Male Gaze Prevalent Even In The Female Sphere?
St.Francis College is a girls’ college in Hyderabad. Even if there are male teachers around the campus, such rules and restrictions by the college authorities impose a larger question mark on the student-teacher relationship as a whole, which should be liberal and open instead of a fear provoking patriarchal one.
How far is the male gaze spread is easy enough to analyse because even in an all girls academic environment, female students are asked to move out of the sphere just because they do not wear “long” kurtis. It is therefore quire comprehensible how well the norms of patriarchy have imbibed themselves in the very mindsets of people, where women themselves are the promotional guardians of unjust laws regarding what to wear and what not. It is surprising also, how the patriarchal chaos travels through the ones it only has always victimised.
If male gaze is attracted towards thighs, there are numerous members of the male sex that wear shorter bottom wear because it is acceptable easily and comfortably by the societal gaze. Still not sure about how heterosexuality is prevalent. Come on, we all do have thighs, don’t we?
We cannot let the fact slide away that the incident took place in a “college”, which promotes education for “girls” and instead of inculcating them with values of self-sufficiency and independence, it promotes the idea of how longer garments can attract better marriage proposals.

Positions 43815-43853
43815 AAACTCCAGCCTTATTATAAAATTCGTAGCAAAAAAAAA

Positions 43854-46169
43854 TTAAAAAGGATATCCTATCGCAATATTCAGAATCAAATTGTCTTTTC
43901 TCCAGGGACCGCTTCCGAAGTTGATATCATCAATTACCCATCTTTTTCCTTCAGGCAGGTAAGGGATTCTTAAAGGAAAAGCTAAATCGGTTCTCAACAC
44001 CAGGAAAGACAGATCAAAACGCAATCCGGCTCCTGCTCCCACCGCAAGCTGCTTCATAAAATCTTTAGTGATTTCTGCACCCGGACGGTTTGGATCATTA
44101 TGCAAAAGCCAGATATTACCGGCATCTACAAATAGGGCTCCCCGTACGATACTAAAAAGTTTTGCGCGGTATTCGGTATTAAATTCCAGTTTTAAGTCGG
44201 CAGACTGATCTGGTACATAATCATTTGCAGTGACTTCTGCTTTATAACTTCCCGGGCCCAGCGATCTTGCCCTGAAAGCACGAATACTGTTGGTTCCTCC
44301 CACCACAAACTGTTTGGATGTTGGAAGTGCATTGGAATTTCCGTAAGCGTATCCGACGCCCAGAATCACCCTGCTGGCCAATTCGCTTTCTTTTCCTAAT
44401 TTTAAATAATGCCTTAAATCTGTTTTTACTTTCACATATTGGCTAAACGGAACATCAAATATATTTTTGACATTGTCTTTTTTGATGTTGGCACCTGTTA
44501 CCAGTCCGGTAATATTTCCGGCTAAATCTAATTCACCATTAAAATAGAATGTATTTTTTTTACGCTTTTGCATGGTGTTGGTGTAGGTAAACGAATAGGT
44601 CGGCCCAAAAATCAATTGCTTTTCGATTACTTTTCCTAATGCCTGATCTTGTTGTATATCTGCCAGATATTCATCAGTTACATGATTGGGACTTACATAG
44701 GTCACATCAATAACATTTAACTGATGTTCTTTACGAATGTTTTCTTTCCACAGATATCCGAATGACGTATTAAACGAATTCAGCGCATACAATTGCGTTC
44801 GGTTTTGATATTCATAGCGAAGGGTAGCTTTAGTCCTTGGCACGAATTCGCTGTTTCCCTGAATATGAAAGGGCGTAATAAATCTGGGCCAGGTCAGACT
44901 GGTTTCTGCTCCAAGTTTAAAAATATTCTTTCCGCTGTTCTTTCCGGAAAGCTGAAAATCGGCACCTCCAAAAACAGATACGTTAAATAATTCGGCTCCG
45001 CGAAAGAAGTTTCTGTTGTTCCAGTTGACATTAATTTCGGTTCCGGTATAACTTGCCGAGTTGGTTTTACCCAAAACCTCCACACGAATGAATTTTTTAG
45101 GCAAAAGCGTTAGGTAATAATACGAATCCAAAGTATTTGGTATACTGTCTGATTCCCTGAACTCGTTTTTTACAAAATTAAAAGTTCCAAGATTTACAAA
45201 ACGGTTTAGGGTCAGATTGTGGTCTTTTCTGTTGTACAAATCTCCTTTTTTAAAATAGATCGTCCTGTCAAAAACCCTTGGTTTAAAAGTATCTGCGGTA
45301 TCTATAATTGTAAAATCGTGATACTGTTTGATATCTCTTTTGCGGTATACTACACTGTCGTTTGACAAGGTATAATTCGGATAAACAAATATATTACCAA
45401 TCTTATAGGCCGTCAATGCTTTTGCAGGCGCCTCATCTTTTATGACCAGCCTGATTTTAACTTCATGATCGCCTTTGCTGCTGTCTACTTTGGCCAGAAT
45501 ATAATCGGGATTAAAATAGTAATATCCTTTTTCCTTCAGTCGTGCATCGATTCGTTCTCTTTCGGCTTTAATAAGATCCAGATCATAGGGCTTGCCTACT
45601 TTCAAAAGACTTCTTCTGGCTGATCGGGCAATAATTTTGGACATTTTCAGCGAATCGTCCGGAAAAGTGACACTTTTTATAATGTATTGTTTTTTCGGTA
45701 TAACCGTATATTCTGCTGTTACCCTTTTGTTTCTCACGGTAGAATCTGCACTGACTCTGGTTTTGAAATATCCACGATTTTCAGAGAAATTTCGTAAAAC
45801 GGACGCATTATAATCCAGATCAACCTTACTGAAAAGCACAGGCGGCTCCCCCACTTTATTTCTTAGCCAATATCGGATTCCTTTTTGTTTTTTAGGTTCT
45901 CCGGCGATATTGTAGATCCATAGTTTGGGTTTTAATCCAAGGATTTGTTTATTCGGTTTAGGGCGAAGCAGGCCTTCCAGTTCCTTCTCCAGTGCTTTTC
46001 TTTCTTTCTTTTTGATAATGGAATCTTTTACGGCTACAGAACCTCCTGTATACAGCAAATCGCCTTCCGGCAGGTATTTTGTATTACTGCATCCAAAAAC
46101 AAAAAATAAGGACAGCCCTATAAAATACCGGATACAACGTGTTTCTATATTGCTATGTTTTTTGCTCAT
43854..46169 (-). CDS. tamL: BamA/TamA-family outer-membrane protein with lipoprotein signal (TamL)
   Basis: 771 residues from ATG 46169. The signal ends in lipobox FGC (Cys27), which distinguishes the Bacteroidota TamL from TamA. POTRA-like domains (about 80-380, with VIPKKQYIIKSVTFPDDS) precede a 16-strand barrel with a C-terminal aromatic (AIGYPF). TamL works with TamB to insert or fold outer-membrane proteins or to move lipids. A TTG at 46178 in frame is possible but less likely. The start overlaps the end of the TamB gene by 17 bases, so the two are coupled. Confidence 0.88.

Clothing As A Parameter Of Marriage?
We cannot let the fact slide away that the incident took place in a “college”, which promotes education for “girls” and instead of inculcating them with values of self-sufficiency and independence, it promotes the idea of how longer garments can attract better marriage proposals. If this is not a part of the masculine comfort zone, what is this? Sitting right inside the concentric circles of their comfortable patriarchal areas, hoping for a perfect wife, the male sex denies any agency to women even before it takes an official hold on them. Does clothing decide what kind of proposals women require?
The primary purpose of female education is the allowance of an individual agency over her own self. If such rules dictate how she is supposed to behave at such a place, she certainly remains still there, fulfilling their demands serving them with what they need. If the aim of the female life still remains marriage, serving a man whom they were trained to serve, our educational goals have taken aback.
Why Is This A Problem?